Philippine Pork Market to Remain Open

Government backs off threat of denying import licenses.

The Philippine government has indicated it will maintain current rules for the administration of its tariff rate quota for pork. This move preserves United States access to a fast-growing market for U.S. pork exports. Last year, U.S. pork sales to the Philippines surged by 360% to 25,300 metric tons and were valued at $46 million.

The Philippine government had threatened to severely restrict pork imports by denying to legitimate Philippine importers the licenses they need to import pork within the country's pork quota system. In response, the National Pork Producers Council filed a petition with the Office of the U.S. Trade Representative in December 2008, requesting removal of the Philippines from the U.S. Generalized System of Preferences. NPPC believed the Philippine action would have violated WTO rules and a 1999 Memorandum of Understanding between the U. S. and the Philippines.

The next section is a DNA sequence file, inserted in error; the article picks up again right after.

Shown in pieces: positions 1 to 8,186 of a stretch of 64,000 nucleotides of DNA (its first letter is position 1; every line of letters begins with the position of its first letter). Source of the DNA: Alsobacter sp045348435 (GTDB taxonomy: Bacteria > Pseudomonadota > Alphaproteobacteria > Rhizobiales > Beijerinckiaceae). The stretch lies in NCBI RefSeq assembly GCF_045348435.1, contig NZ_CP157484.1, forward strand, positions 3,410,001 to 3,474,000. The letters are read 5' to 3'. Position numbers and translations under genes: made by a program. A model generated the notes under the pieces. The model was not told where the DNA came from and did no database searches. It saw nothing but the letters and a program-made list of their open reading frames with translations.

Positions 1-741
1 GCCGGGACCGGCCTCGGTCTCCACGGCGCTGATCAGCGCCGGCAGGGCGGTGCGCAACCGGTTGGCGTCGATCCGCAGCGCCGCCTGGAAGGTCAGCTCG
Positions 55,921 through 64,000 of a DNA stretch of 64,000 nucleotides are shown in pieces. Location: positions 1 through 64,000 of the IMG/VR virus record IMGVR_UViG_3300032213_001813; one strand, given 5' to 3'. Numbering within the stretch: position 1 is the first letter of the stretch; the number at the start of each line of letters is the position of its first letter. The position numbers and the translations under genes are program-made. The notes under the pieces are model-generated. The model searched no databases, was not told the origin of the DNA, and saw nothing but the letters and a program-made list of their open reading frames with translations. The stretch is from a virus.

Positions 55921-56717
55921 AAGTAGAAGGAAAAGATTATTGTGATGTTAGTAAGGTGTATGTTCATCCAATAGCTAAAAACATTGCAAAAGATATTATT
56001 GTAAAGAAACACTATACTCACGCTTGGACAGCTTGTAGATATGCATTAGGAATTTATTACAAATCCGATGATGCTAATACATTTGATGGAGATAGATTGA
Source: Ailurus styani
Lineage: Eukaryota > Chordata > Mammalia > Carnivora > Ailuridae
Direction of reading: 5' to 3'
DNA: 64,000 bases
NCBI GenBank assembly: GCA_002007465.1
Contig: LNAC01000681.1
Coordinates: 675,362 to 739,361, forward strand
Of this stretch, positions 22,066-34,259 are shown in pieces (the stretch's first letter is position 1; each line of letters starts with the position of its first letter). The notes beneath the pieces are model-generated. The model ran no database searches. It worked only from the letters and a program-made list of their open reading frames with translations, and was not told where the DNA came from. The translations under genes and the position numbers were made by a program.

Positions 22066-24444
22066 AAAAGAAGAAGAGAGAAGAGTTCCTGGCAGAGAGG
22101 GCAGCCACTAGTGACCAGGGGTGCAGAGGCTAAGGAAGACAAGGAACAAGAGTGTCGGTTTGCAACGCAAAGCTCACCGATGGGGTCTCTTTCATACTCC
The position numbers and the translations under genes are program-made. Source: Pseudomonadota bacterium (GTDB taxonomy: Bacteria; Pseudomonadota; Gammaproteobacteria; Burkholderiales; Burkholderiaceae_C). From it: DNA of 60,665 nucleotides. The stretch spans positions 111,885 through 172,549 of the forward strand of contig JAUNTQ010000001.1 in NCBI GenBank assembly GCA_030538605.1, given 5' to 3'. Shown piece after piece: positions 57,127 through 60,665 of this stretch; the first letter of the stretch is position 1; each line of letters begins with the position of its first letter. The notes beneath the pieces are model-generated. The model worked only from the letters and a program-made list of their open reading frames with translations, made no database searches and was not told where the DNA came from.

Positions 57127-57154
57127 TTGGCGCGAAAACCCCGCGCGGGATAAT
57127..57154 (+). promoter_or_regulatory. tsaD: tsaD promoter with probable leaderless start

GSP is a program designed to provide developing countries such as the Philippines with preferential duty access to the U.S. market. In 2007, the Philippines exported $1.1 billion worth of products to the United States under the GSP program.

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